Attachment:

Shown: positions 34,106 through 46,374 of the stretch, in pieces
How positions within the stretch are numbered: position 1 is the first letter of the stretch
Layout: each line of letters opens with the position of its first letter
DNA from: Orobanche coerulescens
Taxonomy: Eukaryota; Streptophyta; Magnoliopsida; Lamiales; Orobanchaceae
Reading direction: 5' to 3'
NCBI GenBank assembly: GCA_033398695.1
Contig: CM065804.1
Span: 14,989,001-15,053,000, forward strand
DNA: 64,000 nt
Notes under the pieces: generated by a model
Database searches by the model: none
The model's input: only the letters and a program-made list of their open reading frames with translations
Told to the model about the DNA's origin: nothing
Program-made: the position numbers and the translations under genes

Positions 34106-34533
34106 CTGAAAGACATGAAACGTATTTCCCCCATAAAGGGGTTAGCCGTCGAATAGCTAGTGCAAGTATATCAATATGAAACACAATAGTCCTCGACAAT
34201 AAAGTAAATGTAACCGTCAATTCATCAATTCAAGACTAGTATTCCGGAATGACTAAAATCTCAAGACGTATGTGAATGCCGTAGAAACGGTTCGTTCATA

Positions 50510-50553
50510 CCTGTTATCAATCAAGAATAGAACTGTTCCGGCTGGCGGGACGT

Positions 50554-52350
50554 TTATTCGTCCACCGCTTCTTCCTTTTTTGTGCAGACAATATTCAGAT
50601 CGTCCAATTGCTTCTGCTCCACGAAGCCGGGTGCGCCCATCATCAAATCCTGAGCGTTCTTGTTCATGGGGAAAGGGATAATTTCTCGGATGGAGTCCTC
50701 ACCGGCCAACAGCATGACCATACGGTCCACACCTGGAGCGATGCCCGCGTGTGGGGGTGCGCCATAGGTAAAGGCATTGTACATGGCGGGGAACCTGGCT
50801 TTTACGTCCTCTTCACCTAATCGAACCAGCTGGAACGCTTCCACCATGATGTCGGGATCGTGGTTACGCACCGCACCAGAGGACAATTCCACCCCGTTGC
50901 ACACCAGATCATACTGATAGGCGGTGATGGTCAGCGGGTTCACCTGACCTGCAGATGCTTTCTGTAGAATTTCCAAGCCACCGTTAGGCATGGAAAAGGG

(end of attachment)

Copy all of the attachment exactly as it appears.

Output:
Shown: positions 34,106 through 46,374 of the stretch, in pieces
How positions within the stretch are numbered: position 1 is the first letter of the stretch
Layout: each line of letters opens with the position of its first letter
DNA from: Orobanche coerulescens
Taxonomy: Eukaryota; Streptophyta; Magnoliopsida; Lamiales; Orobanchaceae
Reading direction: 5' to 3'
NCBI GenBank assembly: GCA_033398695.1
Contig: CM065804.1
Span: 14,989,001-15,053,000, forward strand
DNA: 64,000 nt
Notes under the pieces: generated by a model
Database searches by the model: none
The model's input: only the letters and a program-made list of their open reading frames with translations
Told to the model about the DNA's origin: nothing
Program-made: the position numbers and the translations under genes

Positions 34106-34533
34106 CTGAAAGACATGAAACGTATTTCCCCCATAAAGGGGTTAGCCGTCGAATAGCTAGTGCAAGTATATCAATATGAAACACAATAGTCCTCGACAAT
34201 AAAGTAAATGTAACCGTCAATTCATCAATTCAAGACTAGTATTCCGGAATGACTAAAATCTCAAGACGTATGTGAATGCCGTAGAAACGGTTCGTTCATA

Positions 50510-50553
50510 CCTGTTATCAATCAAGAATAGAACTGTTCCGGCTGGCGGGACGT

Positions 50554-52350
50554 TTATTCGTCCACCGCTTCTTCCTTTTTTGTGCAGACAATATTCAGAT
50601 CGTCCAATTGCTTCTGCTCCACGAAGCCGGGTGCGCCCATCATCAAATCCTGAGCGTTCTTGTTCATGGGGAAAGGGATAATTTCTCGGATGGAGTCCTC
50701 ACCGGCCAACAGCATGACCATACGGTCCACACCTGGAGCGATGCCCGCGTGTGGGGGTGCGCCATAGGTAAAGGCATTGTACATGGCGGGGAACCTGGCT
50801 TTTACGTCCTCTTCACCTAATCGAACCAGCTGGAACGCTTCCACCATGATGTCGGGATCGTGGTTACGCACCGCACCAGAGGACAATTCCACCCCGTTGC
50901 ACACCAGATCATACTGATAGGCGGTGATGGTCAGCGGGTTCACCTGACCTGCAGATGCTTTCTGTAGAATTTCCAAGCCACCGTTAGGCATGGAAAAGGG